Dinosaur was released on May 19, 2000, to relatively positive reviews from critics. Roger Ebert praised the film’s “amazing visuals,” but took issue with the idea of the dinosaurs talking, noting “an enormous effort had been spent on making these dinosaurs seem real, and then an even greater effort was spent on undermining the illusion.” Variety called the film an “eye-popping visual spectacle,” but felt around the halfway point you “start to realize that the characters and story are exceedingly mundane, unsurprising and pre-programmed.”

In its opening U.S. weekend, Dinosaur grossed $38.8 million to take the #1 spot on the weekend box office chart. The film would gross $137.7 million in the U.S. and a further $212 million internationally to finish with a total worldwide gross of $348.8 million and end the year as the fifth-highest-grossing film of 2000. In 2001, the film sold a staggering 10.6 million copies on DVD and VHS to garner an additional $198 million in total sales. Despite the film costing $127.5 million to produce and standing as the most expensive animated film of all time, Dinosaur was able to turn a huge profit and was declared a resounding success.

Given this remarkable result, it’s rather surprising that only 20 years later, Dinosaur has all but faded into memory. Despite its stunning and groundbreaking animation, few are likely to call this one of Disney’s greatest films. That’s likely due to the unavoidable fact the film has not aged particularly well, with its visual effects looking decidedly hokey by today’s standards. However, for its time, Dinosaur was a stunning achievement of visual wizardry.

While it was a rather lazy cheat to use live-action footage for the film’s background imagery, the computer-generated dinosaurs were truly something special for early millennium cinema. There are several astonishingly crafted sequences in this film, particularly the dizzying opening sequence and the disastrous aftermath of the asteroid impact. These moments exist without dialogue, and it’s telling why these are the film’s greatest triumphs.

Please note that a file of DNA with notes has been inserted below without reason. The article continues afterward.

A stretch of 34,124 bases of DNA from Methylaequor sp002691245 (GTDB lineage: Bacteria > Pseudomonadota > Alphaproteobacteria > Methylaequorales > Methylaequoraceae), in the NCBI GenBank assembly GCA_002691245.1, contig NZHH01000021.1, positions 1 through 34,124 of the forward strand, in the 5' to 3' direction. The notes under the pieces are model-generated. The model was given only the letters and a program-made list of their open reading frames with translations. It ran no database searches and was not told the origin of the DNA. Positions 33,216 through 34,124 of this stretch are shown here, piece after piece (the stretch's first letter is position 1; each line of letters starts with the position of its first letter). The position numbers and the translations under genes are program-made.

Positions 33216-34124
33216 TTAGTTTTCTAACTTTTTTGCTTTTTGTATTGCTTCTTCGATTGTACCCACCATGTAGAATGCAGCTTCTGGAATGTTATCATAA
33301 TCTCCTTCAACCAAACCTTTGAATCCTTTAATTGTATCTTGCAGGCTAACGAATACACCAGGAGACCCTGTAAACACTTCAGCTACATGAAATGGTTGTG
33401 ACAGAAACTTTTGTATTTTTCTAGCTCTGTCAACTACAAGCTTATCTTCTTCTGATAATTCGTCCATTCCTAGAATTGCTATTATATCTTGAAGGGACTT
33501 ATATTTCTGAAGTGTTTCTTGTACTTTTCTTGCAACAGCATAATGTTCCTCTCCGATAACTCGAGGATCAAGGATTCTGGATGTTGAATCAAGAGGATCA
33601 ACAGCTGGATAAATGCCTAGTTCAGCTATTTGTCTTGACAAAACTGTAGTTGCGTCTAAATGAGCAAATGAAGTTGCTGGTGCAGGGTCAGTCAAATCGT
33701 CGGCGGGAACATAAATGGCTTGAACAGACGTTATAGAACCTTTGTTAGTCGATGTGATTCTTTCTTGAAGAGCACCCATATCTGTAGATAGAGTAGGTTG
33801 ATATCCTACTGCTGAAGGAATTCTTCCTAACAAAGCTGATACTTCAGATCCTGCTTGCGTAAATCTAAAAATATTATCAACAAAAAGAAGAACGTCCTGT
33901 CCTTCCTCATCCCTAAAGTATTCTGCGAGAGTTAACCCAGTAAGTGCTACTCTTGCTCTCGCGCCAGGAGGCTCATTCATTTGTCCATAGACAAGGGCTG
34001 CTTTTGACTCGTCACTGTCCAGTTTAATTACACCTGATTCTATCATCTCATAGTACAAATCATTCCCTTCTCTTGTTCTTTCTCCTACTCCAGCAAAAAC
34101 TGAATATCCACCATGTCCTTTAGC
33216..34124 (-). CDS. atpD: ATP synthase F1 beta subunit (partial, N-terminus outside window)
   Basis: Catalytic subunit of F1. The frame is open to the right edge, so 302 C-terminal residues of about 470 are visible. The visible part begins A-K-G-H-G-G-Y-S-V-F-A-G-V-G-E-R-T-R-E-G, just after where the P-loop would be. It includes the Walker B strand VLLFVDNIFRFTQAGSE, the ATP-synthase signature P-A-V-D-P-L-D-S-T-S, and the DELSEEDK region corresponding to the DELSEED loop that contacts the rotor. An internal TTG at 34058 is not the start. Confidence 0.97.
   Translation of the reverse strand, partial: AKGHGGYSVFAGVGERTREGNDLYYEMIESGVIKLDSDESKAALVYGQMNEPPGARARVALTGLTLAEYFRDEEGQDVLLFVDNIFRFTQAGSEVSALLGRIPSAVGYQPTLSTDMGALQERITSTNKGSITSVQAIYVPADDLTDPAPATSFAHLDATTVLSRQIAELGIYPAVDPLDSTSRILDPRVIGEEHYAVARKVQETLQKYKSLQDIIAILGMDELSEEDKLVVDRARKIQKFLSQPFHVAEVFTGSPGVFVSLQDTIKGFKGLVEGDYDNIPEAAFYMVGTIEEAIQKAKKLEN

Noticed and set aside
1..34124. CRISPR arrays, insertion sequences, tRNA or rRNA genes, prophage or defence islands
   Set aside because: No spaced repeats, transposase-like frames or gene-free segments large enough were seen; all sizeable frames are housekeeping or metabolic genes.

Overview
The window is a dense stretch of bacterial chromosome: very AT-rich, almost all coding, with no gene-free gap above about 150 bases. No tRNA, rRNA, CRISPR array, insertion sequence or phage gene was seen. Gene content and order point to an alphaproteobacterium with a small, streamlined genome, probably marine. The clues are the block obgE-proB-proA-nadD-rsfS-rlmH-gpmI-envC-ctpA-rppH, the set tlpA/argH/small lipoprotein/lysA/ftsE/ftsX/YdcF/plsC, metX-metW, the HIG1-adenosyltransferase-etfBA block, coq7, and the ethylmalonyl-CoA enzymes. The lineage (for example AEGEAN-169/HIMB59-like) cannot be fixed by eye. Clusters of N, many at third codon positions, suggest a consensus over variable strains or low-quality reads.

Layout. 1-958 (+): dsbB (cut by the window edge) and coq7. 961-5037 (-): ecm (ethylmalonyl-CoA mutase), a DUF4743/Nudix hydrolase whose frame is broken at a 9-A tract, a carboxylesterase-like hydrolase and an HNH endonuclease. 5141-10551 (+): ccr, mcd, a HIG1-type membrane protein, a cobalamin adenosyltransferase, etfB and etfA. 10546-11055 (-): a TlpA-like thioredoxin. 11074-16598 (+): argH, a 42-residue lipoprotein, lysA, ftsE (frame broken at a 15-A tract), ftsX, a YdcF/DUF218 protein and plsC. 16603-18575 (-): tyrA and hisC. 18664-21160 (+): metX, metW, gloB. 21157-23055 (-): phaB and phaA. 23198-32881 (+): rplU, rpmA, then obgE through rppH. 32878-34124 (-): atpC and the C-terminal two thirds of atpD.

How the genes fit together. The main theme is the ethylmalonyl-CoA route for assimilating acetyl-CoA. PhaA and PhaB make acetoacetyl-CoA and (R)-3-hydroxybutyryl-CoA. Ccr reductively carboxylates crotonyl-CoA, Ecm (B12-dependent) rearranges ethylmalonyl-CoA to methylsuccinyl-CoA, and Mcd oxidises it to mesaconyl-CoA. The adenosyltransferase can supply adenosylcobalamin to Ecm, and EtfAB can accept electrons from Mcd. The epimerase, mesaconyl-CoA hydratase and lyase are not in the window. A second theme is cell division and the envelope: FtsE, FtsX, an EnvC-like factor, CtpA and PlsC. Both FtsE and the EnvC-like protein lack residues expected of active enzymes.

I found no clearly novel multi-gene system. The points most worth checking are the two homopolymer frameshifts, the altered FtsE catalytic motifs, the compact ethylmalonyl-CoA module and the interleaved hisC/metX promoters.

Talking animals were (and still are) a staple of animated feature films, but there’s something so decidedly offputting about realistic-looking computer-generated dinosaurs speaking with human voices. It simply doesn’t work, creating a rather jarring experience that ultimately damages the film, especially the bizarre decision to include Joan Plowright as the voice of an elderly brachiosaurus. Plowright’s performance is absolutely gorgeous, but hearing a British accent inexplicably mixed amongst a group of American voices does not make one lick of sense.

Every element of Dinosaur looks meticulously authentic, but that realism flies out the window the minute the creatures begin chatting away. It’s an issue we saw again with the “live-action” remake of The Lion King, which crafted an equally-uncomfortable experience with its emotionless felines. While Disney naturally could not have produced Dinosaur completely free of dialogue, it may have been wiser to generate the dinosaur cast in a less realistic fashion.

It doesn’t help the narrative is mostly a god-awful bore, beset by cliché moments, dull dialogue, and stereotypical characters. For all its technical accomplishments, Dinosaur faded into memory by being standing as a dazzling display of computer-generated animation and very little else. This was another highly ambitious work from Disney that focused too heavily on style and forgot about the substance. If nothing else, it gave the studio experience with computer animation that would eventually begin to serve them well.

One final note – there are some who would not consider Dinosaur officially part of the Disney animated film canon, especially given its blend of animation and live-action footage. In the purest sense, this is not technically an animated film. For many years, Disney itself did not consider Dinosaur part of its animated legacy. Somewhere along the way, they decided to reclaim the film and officially declare Dinosaur their 39th animated feature film, hence its inclusion in this project. Frankly, I would have been perfectly comfortable with ignoring it, but rules are rules.

Is Dinosaur a Disney Classic? As an early experiment with computer animation, Dinosaur offered a glimpse at the future of the Disney studio. However, as a first attempt, it’s painfully obvious they were still some way from understanding how to properly utilise this burgeoning technology to create a true Disney Classic. This one doesn’t even come close to that title.